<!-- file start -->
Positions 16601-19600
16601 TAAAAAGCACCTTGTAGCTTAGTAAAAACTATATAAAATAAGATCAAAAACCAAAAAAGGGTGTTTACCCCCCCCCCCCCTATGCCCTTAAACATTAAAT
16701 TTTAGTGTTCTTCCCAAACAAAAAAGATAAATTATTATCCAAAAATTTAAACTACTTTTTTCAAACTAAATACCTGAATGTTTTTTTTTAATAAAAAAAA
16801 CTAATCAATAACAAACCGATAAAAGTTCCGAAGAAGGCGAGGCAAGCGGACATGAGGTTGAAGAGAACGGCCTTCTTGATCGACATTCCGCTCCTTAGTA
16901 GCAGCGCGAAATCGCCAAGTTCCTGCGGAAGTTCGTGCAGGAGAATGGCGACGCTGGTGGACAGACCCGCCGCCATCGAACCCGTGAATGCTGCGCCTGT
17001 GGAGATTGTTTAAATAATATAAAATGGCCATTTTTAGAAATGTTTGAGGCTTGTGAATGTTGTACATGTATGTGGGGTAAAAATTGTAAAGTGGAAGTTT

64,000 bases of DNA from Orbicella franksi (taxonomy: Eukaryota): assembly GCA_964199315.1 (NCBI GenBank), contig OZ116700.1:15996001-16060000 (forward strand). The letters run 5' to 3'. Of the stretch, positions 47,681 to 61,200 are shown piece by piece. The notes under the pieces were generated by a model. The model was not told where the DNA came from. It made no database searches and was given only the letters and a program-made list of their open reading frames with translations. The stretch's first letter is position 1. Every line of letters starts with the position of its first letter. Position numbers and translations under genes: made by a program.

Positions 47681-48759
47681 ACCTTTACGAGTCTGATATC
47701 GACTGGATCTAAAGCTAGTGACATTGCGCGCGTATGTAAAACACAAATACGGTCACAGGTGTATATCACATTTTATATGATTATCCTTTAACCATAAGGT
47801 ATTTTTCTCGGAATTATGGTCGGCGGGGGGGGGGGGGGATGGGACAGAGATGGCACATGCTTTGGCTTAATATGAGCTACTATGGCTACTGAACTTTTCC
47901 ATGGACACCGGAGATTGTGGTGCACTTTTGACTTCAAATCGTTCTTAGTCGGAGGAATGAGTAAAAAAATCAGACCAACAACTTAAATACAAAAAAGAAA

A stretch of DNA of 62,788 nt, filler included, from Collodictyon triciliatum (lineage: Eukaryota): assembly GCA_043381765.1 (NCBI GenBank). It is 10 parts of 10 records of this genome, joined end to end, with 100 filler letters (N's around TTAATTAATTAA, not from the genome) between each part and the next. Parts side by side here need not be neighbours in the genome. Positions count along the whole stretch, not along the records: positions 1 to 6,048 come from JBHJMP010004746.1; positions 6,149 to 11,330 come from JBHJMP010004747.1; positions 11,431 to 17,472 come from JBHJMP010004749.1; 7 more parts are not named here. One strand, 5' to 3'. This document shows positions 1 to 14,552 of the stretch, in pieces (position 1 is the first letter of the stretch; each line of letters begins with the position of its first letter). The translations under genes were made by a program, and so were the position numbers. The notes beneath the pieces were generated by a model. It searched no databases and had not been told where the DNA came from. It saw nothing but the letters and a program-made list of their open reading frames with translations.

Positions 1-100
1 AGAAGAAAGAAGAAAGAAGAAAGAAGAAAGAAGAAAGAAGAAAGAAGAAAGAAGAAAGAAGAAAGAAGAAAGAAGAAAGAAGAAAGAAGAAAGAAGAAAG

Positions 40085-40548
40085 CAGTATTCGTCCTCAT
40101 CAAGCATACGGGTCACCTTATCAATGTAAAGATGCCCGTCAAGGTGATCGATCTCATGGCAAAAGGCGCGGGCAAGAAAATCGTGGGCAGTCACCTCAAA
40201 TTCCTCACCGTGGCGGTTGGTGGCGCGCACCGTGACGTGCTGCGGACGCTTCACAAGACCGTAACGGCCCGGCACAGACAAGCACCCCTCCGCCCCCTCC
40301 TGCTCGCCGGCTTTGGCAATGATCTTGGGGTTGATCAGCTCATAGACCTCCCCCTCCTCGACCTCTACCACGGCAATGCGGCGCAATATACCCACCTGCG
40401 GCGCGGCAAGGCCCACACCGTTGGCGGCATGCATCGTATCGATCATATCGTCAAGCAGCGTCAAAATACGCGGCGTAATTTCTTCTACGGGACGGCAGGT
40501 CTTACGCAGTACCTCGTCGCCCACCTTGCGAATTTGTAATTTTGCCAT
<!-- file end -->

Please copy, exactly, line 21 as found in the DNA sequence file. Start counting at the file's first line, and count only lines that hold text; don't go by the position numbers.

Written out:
40401 GCGCGGCAAGGCCCACACCGTTGGCGGCATGCATCGTATCGATCATATCGTCAAGCAGCGTCAAAATACGCGGCGTAATTTCTTCTACGGGACGGCAGGT